Repairing the damage done to your home after a flood can look like an overwhelming job. In most cases, it’s best to seek out the services of a professional flood damage restoration team. But when my home flooded a few years ago, I found out that there were some things that I could do myself. Books, clothes, and even furniture can recover from water damage under the right circumstances. Knowing how to prevent mold, and remove it when you find it, can also come in handy after a flood. I know that it can be a devastating event for a family. That’s why I started this blog – to share my experience with flood damage and share the things that I learned that helped me put my home back together. With both professional help, and amateur ideas, hopefully you can learn something useful from my experience.
Are you prepared for a plumbing emergency? If a pipe in your home bursts, do you know how to get the water to stop flowing immediately? Knowing how to shut off the water supply before the disaster occurs can help to save you a lot of mess to clean up and a substantial amount of damage that needs repaired.
How to Shut Off City Water
If your home is supplied water from the city, your main water shut off should be near the water meter. Oftentimes, the meter and the shut off valve are positioned underground with an access panel enclosing it.
Open the cover and look for a paddle or rotary handle or a metal flange. Handles are turned to the right until they won't turn any further. Metal flanges require a wrench to turn them to the right to turn off the water flow.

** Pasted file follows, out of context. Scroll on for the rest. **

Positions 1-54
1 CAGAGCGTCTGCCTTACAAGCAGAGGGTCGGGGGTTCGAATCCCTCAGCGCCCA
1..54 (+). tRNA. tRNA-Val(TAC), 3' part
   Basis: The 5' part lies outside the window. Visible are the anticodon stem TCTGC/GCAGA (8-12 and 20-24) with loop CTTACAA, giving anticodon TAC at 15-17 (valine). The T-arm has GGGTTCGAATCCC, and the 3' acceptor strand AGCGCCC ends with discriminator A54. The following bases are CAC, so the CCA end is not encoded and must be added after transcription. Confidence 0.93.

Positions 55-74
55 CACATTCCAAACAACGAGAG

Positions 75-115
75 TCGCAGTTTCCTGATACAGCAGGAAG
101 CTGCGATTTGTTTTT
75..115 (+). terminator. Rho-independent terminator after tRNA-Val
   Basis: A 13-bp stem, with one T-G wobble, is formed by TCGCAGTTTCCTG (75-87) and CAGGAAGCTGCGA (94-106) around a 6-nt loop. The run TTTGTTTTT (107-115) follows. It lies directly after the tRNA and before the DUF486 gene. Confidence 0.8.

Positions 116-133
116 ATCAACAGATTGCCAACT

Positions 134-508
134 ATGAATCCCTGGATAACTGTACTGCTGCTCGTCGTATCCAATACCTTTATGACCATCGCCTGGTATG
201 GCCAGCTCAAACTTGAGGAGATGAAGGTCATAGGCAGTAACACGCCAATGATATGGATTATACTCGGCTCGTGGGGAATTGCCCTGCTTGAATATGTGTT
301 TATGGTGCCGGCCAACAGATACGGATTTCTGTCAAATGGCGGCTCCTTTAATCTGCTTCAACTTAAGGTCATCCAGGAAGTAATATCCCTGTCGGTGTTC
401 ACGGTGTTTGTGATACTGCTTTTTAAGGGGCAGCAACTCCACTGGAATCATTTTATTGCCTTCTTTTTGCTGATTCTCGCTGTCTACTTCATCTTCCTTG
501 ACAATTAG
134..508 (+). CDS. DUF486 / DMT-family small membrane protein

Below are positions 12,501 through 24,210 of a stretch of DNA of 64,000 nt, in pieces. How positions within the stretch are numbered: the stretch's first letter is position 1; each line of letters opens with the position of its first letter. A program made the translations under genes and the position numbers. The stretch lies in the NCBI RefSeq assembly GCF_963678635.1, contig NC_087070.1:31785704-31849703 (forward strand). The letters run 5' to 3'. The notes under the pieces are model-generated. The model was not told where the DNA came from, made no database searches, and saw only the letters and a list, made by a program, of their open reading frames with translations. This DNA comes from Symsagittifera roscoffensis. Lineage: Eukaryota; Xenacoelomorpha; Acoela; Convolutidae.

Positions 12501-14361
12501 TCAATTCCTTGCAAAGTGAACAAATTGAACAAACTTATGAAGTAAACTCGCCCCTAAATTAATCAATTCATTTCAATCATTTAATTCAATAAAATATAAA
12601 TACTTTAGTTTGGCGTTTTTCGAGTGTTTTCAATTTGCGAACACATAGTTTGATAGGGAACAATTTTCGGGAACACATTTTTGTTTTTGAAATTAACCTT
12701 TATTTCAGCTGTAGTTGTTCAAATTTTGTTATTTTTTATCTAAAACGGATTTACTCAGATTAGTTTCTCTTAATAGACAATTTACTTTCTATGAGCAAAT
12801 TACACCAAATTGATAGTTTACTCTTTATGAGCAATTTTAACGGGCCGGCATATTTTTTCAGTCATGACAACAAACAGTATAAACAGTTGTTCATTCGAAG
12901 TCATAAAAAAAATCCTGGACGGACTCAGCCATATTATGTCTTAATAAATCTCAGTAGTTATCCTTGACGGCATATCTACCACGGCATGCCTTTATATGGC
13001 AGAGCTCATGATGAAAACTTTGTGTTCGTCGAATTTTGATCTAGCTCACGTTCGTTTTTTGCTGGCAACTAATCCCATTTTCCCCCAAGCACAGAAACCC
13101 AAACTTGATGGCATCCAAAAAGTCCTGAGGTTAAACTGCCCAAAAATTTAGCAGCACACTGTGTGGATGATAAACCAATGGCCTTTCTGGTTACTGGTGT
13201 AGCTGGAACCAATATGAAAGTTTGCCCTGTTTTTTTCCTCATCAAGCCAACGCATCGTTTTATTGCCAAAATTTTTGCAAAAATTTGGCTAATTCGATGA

Tip: If your water supply shut off is a metal flange, store a wrench in the area so that you have it ready for use if you should ever need it. This will eliminate the need to search for a wrench when a pipe bursts and your home is filling with water.
How to Shut Off Well Water
If your home water supply comes from a well on your property, you should be able to find the shut off valve near the pressure tank. In many cases, this is a lever on the side of a waterline. Simply turn the lever to shut off the water supply to the pressure tank and the home.
Localized Water Shut Off
Your home probably has localized water shut off valves located throughout. For instance, an upstairs bathroom could have a shut off to the bathroom's water supply under the sink. This allows you to shut the water off to every line feeding the bathroom without shutting the water off to the entire house.
Take some time to look through your home and find all of the shut off valves located throughout. Take note of the location of each one and post the note somewhere that you will easily see it if a plumbing emergency should occur.
Maintain the Water Shut Off Valves
Once a year, go through your home and turn off all of the shut off valves to ensure they have not seized. This way, you can lubricate them or replace them as needed so that they are in good working order in when you need them.
If you are unsure about where to find the water shut off valves in and outside of your home, talk with your local plumber for assistance, or contact a company like Central Plumbing Specialties.Share
10 August 2015